I've also improved my modem power manager a bit, and added support for fast poweroff mode that's available in the newer modem firmwares. (I believe it's those firmware that are in Braveheart and onwards.) Modem can now be powered off in ~2 seconds.

I've also fixed issues with RDY not being received. Looks like one of the persistent configuration options makes the modem not send RDY. I just poll for the successfull empty AT command, as a way to detect when the modem is ready, and that seems to be more reliable.

All these changes are avialable in my 5.8 and 5.9 kernel branches.

2020–09–08: PinePhone multi-boot image optimizations

Since I'll be using my kernel for all the distros anyway, I thought I might spice it up a bit, and use something a bit more modern than ext4.

Instead of complicated partitioning scheme that wastes space and is not easy to optimize, I decided to use a single btrfs filesystem for everything with each distribution having its own subvolume, and all files being compressed by zstd. This made it possible to create a 8GiB SD card image, with 9 distributions on it.

The image creation process is now much simpler. First I create a distros/ directory with a subdirectory for each distribution. Then I download and prepare rootfs.tar.zst tarballs, for each distribution I want to have in the image, as previously described in this blog.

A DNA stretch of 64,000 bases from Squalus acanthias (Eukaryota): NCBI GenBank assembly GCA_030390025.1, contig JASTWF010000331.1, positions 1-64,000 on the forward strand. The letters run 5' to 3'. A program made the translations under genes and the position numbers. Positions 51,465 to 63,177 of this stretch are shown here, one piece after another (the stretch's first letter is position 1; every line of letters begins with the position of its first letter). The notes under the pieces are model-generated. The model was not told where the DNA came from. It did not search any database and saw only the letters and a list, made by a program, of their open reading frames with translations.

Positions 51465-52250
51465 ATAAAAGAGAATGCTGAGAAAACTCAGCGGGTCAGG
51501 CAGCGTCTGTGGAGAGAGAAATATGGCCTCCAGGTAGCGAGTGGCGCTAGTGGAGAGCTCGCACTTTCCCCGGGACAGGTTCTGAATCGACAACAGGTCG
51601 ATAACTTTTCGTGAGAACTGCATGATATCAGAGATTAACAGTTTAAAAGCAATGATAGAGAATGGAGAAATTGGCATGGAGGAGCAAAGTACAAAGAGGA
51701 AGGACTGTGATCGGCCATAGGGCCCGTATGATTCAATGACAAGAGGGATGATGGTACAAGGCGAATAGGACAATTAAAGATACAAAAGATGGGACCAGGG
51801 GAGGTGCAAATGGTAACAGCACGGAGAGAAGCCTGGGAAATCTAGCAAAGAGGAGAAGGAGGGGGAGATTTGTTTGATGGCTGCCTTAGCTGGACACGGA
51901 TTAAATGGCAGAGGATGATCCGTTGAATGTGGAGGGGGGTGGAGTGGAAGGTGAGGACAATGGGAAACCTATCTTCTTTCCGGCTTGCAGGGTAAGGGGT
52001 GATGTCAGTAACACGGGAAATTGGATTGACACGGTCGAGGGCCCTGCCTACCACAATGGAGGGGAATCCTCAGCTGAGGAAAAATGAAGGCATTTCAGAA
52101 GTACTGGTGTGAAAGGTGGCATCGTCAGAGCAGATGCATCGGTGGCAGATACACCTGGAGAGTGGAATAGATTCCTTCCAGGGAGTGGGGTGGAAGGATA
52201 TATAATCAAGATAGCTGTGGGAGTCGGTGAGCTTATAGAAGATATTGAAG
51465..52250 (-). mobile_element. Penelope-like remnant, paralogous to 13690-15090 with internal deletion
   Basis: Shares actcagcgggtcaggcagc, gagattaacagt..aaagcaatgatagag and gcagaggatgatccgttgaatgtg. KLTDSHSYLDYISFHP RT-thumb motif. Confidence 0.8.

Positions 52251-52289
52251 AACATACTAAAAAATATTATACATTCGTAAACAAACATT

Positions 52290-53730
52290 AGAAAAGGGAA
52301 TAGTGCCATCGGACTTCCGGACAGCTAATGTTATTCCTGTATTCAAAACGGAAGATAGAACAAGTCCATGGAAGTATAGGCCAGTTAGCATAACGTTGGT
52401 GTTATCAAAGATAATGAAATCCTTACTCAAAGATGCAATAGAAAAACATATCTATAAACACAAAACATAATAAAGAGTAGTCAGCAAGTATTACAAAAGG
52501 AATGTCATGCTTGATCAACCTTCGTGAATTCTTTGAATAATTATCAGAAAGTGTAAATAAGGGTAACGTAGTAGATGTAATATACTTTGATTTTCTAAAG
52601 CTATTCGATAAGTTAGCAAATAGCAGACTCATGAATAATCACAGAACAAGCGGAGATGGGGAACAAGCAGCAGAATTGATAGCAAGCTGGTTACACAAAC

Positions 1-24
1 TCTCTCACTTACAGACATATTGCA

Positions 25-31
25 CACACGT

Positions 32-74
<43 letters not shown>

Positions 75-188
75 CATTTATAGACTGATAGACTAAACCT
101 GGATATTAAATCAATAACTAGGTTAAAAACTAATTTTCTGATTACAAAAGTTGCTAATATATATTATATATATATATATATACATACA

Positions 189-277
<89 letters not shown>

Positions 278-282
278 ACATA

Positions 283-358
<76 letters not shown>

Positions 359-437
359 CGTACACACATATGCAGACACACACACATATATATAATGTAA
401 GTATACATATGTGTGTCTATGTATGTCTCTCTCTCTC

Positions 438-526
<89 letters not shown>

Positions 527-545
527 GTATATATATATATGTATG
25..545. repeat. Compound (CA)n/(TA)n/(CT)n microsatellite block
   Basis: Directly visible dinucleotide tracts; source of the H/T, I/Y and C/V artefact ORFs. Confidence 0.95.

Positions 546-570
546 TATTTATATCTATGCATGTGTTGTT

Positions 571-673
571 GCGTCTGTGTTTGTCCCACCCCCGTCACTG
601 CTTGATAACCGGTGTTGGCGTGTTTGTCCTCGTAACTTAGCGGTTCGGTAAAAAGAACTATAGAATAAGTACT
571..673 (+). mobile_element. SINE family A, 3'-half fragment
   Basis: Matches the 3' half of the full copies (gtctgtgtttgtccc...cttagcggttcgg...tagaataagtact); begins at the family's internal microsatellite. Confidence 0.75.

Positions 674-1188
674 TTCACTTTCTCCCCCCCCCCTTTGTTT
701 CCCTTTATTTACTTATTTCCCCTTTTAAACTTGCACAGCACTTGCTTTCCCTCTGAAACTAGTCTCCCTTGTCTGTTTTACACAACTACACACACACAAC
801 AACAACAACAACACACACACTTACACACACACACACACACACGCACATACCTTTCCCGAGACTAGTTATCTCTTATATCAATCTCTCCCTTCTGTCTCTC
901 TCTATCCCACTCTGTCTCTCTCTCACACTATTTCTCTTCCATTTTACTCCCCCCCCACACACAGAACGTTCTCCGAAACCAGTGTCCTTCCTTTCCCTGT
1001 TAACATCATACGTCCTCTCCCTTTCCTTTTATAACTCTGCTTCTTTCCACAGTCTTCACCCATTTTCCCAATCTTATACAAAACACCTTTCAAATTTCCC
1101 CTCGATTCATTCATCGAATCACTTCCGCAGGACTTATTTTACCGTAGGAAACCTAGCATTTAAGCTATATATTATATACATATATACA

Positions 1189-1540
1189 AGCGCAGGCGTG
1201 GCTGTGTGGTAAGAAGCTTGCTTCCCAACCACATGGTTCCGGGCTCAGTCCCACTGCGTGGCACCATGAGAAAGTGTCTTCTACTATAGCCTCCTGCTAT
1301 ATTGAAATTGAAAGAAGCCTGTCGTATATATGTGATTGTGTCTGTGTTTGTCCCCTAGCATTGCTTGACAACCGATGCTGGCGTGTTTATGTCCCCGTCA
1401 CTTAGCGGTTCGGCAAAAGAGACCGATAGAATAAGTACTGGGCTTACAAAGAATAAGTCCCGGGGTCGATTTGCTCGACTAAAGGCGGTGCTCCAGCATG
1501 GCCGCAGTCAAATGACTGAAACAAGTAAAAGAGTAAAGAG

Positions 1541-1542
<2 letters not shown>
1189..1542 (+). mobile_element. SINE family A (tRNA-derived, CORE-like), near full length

And then I create the image:


if [ "$(whoami)" != "root" ] ; then
        exec sudo sh "$0" "$@"

set -e -x

. ./config

rm -f $IMG
truncate -s $IMGSIZE $IMG

sfdisk -W always $IMG <<EOF
label: dos
label-id: 0x12345678
unit: sectors
sector-size: 512


L=`losetup -P --show -f $IMG`

mkfs.btrfs ${L}p2

mkdir -p m
mount -o compress-force=zstd:15 ${L}p2 m

for ddir in distros/*
        test -f $ddir/config || continue
        btrfs subvolume create m/$name
        bsdtar -xp --numeric-owner -C m/$name -f $ddir/rootfs.tar.zst


umount m
losetup -d "$L"


This does away with the need for having to deal with partition numbers. Subvolumes have the name of the distro, and are easily referenced in the boot arguments.

During boot I just mount the appropriate subvolume instead of the main volume of the btrfs filesystem. All that's needed is to pass rootfsopts=subvol=distro-name.

Modifying and accessing files in all distributions at once also becomes trivial. All I need to do is to mount the main volume, and the subvolumes for each partition appear nicely available there as subdirectories in the main volume. Previously I had to juggle with mounting 10 arbitrarily named partitions.